mountain guide

An ongoing visual guide to the myths of the mountain, including infographics and editorials.



Closer to nature, the caterpillar sweater arises from the other-worldly textures of flora and fauna — from forest floors covered with moss to fuzzy tiger manes. The so-called 'caterpillar' technique decorates this sweater with a rare plush embroidery, consisting of fuzzy white loops. By embroidering these two words on a garment, we aim to materialise the mythical place we hold dear: Macan Mountain.

On 35 mm, 120 mm and diafilm, shot by: Joost Bremmers

Model: Niels Reinders

(December 2020)


Vanishing Macan

Once, Macan roamed carefree on the island of Java. Their natural habitat spanned the area’s entire length, thriving on the Western shores and forests of Ujong Kulon up to Gunung Raung’s volcanically-sculpted surfaces in the East. Human encroachment and poaching quickly destructed Macan’s ability to move freely. As a last resort, the Striped One vanished into the remote and rugged mountains of Meru Betiri. Rumour has it that this subspecies has been spotted again several times. Where and when these tiger encounters took place (perhaps, luckily) remains a mystery.

(December 2020)


Island Tigers

The Indonesian Islands of Sumatra, Java and Bali were once home to distinct tigers. These subspecies evolved differently from other tigers due to the unique and isolated habitat of each place. The narrower stripes of these island tigers provide the perfect camouflage to mimic light reflections on the forest floor. While their smaller bodies allow agility when moving through dense jungles and fast-changing terrains.

(November 2020)


Tiger Subspecies of the World

The science of classifying species into distinctive groups (taxonomy) is a questionable process. At times, differences between tigers tend to be marginal, while later on considered significantly unique.

Taxonomy is a human construct, rooted in colonial history, used to systematise and (ultimately) control nature. But figures and facts cannot fully account for the mythical and dynamic aspects of nature. In 2015, National Geographic reviewed that the extinct Caspian tiger became too closely related to Siberian tigers. Were previous examinations inaccurate or did these tigers evolve towards each other? Can one subspecies live on in another? Is “extinct” forever?

Note: the Caspian, Javan and Balinese tiger are currently labelled as extinct. Others are on the verge of extinction.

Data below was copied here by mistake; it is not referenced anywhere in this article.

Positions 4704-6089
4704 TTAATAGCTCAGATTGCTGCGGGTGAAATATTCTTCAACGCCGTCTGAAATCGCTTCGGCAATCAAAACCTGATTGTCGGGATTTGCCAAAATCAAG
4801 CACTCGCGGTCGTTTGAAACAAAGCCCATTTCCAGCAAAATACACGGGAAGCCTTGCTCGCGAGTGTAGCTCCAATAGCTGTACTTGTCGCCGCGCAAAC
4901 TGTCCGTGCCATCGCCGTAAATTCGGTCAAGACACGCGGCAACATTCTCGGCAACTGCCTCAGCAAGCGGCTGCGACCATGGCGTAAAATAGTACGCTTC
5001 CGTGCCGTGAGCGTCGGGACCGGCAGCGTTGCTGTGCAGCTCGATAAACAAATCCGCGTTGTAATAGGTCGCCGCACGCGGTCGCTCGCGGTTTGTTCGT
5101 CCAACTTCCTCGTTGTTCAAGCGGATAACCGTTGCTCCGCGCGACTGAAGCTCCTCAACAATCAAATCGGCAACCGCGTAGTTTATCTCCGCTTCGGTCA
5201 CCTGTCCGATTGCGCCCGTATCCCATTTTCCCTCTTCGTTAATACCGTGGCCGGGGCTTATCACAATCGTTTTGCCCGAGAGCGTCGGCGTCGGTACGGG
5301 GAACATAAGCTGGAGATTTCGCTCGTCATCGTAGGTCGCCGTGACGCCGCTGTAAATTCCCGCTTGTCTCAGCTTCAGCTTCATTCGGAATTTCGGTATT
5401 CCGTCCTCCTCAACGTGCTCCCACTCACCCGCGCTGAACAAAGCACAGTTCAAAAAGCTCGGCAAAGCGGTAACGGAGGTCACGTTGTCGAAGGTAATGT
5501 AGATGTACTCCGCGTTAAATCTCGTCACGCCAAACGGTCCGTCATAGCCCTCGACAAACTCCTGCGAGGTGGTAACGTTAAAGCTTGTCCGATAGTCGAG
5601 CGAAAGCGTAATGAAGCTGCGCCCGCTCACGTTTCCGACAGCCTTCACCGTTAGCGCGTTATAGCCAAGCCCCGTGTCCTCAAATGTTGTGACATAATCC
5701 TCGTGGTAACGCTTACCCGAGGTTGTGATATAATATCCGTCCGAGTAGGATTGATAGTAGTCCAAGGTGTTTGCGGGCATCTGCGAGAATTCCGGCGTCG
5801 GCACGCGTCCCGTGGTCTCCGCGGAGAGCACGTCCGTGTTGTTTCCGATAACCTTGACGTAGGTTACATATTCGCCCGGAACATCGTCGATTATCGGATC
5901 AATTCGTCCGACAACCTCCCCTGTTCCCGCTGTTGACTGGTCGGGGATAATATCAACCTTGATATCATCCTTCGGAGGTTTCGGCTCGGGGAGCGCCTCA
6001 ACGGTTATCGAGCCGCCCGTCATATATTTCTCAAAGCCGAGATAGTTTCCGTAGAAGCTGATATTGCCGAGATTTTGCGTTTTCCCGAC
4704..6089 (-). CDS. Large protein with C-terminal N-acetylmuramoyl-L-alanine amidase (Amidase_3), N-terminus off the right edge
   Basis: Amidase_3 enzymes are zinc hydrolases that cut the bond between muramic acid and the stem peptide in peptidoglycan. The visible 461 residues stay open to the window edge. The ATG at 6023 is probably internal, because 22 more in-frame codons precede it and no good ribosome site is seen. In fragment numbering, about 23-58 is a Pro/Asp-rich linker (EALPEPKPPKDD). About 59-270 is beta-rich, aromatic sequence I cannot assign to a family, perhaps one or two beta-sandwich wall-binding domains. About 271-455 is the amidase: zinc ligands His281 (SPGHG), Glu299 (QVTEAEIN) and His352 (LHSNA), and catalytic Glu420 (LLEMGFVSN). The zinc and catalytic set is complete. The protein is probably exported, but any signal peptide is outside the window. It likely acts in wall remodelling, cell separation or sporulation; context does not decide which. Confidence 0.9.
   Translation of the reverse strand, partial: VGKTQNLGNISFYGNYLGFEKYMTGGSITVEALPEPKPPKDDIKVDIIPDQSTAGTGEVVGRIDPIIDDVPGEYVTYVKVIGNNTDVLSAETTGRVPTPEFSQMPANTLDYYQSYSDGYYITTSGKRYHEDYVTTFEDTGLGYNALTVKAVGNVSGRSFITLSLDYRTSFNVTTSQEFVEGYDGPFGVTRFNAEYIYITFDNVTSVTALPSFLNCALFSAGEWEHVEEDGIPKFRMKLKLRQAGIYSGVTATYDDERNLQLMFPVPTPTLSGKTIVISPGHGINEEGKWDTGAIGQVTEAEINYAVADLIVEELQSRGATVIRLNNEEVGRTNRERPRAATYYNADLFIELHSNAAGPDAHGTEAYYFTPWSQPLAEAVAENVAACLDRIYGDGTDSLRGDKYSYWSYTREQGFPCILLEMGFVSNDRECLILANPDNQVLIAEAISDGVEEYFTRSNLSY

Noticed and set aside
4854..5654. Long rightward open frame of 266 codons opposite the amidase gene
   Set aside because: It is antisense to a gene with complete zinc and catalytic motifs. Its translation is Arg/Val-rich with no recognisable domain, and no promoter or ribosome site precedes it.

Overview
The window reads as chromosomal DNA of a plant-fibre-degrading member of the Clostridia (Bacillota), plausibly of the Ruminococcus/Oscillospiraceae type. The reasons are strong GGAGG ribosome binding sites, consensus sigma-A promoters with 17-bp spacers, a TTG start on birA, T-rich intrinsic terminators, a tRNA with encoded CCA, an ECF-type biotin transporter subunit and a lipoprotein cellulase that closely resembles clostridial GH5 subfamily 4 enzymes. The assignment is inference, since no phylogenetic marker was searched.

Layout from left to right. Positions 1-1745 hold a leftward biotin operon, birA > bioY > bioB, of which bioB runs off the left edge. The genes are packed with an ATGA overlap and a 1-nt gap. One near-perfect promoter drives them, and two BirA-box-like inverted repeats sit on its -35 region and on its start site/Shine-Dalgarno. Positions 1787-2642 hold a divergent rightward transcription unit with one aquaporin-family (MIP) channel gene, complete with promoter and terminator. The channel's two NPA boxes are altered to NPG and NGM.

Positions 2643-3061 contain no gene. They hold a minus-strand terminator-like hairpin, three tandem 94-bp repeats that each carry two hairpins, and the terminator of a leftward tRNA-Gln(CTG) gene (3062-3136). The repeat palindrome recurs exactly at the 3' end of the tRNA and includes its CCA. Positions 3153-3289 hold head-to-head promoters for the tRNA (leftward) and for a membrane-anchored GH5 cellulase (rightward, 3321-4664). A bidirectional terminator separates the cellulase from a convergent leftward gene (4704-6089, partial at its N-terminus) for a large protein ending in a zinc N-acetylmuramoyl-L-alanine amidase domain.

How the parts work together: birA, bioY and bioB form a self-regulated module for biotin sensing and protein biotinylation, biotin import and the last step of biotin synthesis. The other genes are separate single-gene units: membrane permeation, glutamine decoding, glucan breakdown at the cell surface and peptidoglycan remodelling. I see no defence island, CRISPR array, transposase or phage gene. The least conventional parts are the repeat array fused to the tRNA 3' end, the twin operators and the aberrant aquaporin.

(November 2020)

Jawa Tee / Virtual Forester

A modest ode to a mythical island. Visualising Java’s natural contours of volcanic craters and mountainous forests. Worn by our virtual forester, the guide to mountain myths.

(September 2020)


Jawa's Natural Surface

Instead of frequently seen maps of streets and cities, this topographical map visualises some of Java’s natural contours — from volcanic craters to forested cliffs. What mythical species are taking shelter at the crooks and crannies of this island?

(September 2020)


Violet Macan

As the Javan tiger got lost out of sight, how does clothing continue to embody its mythical presence?  Macan Mountain’s first chapter introduces its namesake inhabitant: the mythical Macan. Traces of the tiger are translated into illustrations on garments, turning them into wearable memories of Javanese myths.

Photographer: Patrick Ravoo

Models: Giulia and Sanno

(July 2020)


The Introduction

Macan Mountain is a place haunted by afterimages of mythical creatures. Among them is the Javan tiger, also known as Harimau Jawa or Macan (pronounced as ma-chan).

The Macan got lost out of sight in 1976 after humans forced them to flee to mountainous forests, where it vanished into extinction. Until recently, when reports and rumours suggested a potential resurrection. Did the Javan tiger reappear? Or does tiger media merely reflect the haunting presence of species pushed to extinction?

Macan Mountain's first chapter introduces its namesake inhabitant through illustrations on garments. Creating wearable memories of Javanese myths.

(July 2020)

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